Viscome said the delay is probably due to the great number of site proposals. Gov. Mario Cuomo has said he will make the final selection within days of being presented a final Agency list. but the Agency now says that decision will be made in consultation with the legislative leadership.

Adirondack Daily Enterprise, May 19, 1989

Sportsmen fear irretrievable loss of cultural heritage

Dear Editor:

Many area residents have approached me about the sportsman's demonstration scheduled for next Wednesday, May 24, at the Governor's opening of the Visitor Interpretive Center at Paul Smiths. 'What are the issues?" they ask. I hope this letter can, in some small way explain the answer.

The focus of VIC is supposed to be natural history. The natural history of the Adirondacks for the last 1000 years had been affected by man and I suspect will continue to be affected by him in the future. Hunting, fishing and trapping was a means of survival to our parents, grandparents and continues to be a part of our life. We still share our venison with our friends and invite cold neighbors to our ice shanties for a warm cup of coffee.

Most of the Adirondack Park commissioners and upper management officials of the Visitor Center are recent migrants to the Adirondacks. They view hunting, fishing and trapping as recreational pursuits much like tennis and golf, although with a much more critical view because of the consumptive nature of these activities. They view these activities as controversial and from their resource base, they indeed may be right. However, the controversy is in the eye of the beholder. The vast majority of Adirondack residents do not view these activities as controversial. In fact, most of us see them as more than just sports such as tennis and golf. We have made hunting and fishing an intricate part of our way of life.

Hunting, fishing and trapping has been weaved into our family relationships, conservation efforts, traditional rites, speech patterns and economic subsistence. We talk about when "Suzy" caught her first fish and when "Joey" was old enough to go to deer camp with the men as being cherished rites of passage into adulthood, not as controversy. When an anthropologist studies a tribe he might know their language and record the practices of the people but still not understand the true significance of the meanings of these activities. The analogy works well in this instance. The State of New York has funded with tax dollars of the people a study of the Adirondacks and has sent in its experts to interpret our story to the rest of the world through the establishment of the Visitor Interpretive Center. Although these people are knowledgeable experts and speak our language and record our customs, they view us from the perspective of non-Adirondack backgrounds. Thus they make the mistake of not seeing hunting, fishing and trapping as a significant part of our life style but treat it as merely a sport that we participate in.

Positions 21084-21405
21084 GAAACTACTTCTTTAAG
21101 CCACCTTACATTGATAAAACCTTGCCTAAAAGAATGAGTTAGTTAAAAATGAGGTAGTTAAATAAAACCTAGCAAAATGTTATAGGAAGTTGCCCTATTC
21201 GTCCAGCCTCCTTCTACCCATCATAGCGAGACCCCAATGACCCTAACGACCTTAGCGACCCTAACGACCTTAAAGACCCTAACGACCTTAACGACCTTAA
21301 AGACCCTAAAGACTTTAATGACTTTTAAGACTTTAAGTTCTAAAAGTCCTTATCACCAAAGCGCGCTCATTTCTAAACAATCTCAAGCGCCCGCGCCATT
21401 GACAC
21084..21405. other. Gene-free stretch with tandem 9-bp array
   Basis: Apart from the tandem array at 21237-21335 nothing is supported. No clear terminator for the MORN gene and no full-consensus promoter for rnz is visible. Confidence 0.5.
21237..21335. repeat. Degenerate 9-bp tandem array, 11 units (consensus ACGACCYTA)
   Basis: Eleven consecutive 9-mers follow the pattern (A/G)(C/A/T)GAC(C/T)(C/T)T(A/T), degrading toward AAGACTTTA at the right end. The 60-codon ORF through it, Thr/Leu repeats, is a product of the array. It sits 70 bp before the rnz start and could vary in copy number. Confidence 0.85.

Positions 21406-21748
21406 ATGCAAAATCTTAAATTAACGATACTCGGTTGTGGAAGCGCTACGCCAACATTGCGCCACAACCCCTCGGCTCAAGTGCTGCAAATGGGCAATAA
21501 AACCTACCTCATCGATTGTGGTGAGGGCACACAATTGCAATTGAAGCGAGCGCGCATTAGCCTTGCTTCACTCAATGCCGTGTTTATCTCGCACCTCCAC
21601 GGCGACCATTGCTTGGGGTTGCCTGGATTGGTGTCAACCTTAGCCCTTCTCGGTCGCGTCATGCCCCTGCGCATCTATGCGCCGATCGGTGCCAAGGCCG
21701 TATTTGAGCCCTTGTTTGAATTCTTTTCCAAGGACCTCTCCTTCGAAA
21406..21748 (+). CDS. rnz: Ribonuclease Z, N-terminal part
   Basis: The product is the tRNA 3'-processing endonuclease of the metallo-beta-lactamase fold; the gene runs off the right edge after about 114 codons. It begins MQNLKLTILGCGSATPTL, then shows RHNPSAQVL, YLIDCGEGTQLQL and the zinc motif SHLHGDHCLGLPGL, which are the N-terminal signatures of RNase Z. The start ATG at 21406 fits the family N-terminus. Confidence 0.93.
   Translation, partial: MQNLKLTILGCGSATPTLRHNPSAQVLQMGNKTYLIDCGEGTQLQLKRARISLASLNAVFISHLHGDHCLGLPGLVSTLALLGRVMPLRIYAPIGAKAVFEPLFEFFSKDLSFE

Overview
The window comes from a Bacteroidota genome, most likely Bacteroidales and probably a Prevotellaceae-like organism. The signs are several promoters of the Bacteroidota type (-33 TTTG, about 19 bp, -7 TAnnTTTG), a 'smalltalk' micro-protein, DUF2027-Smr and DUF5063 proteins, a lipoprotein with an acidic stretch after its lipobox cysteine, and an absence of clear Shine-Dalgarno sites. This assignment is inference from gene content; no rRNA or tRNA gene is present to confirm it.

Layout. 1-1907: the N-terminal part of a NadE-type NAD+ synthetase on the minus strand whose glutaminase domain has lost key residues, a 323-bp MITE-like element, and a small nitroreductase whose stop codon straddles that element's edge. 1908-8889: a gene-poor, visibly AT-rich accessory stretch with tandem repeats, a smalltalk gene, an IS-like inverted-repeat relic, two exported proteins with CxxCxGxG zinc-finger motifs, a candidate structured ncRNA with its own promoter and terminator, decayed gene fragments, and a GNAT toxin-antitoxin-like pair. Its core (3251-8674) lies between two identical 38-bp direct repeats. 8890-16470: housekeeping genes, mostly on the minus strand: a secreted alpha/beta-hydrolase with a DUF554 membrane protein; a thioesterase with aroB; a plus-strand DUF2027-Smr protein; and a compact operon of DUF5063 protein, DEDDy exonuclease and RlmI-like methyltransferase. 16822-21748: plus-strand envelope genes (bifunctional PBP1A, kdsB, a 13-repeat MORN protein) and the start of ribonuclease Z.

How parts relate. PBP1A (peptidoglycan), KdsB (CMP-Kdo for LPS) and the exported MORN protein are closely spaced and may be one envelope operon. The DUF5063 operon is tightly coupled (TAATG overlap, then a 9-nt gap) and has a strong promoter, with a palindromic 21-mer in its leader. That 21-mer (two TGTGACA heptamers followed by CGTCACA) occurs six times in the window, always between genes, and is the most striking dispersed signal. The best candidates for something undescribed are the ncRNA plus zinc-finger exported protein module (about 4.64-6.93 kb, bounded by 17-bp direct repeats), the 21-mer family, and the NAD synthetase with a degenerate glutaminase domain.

When visitors come to the VIC to interpret us, they must understand how these activities are so much a part of our lives that they have had a profound effect on the natural history of this area. If these truths are not adequately portrayed then visitors won't understand who we really are. What I fear most, however, is not that others won't understand us but as we visit the center we may lose our own cultural heritage because the "mirror" we see does not reflect a true image. You and I might know that the "reflection" is not genuine, but our children won't remember a different image in the Visitor Center "looking glass."

When our children don't remember, we will have lost our cultural heritage as people living as a part of the balance of nature. In a generation or two we will no longer be a part of the natural history of the Adirondacks but just another reaction to it. When Joey doesn't go to camp and Suzy doesn't want to fish and neither can remember why anyone would want to do those kinds of things, it will be a sad day for all of us.

Perhaps now you can see why sportsmen are so sincere about the story that's to be told at the VIC and why we must be heard. If we express how we feel by letters, phone calls or even a picket line, perhaps we won't lose our heritage and neither will you.

Sincerely, Robert E. Brown
Snowshoe Lodge Saranac Lake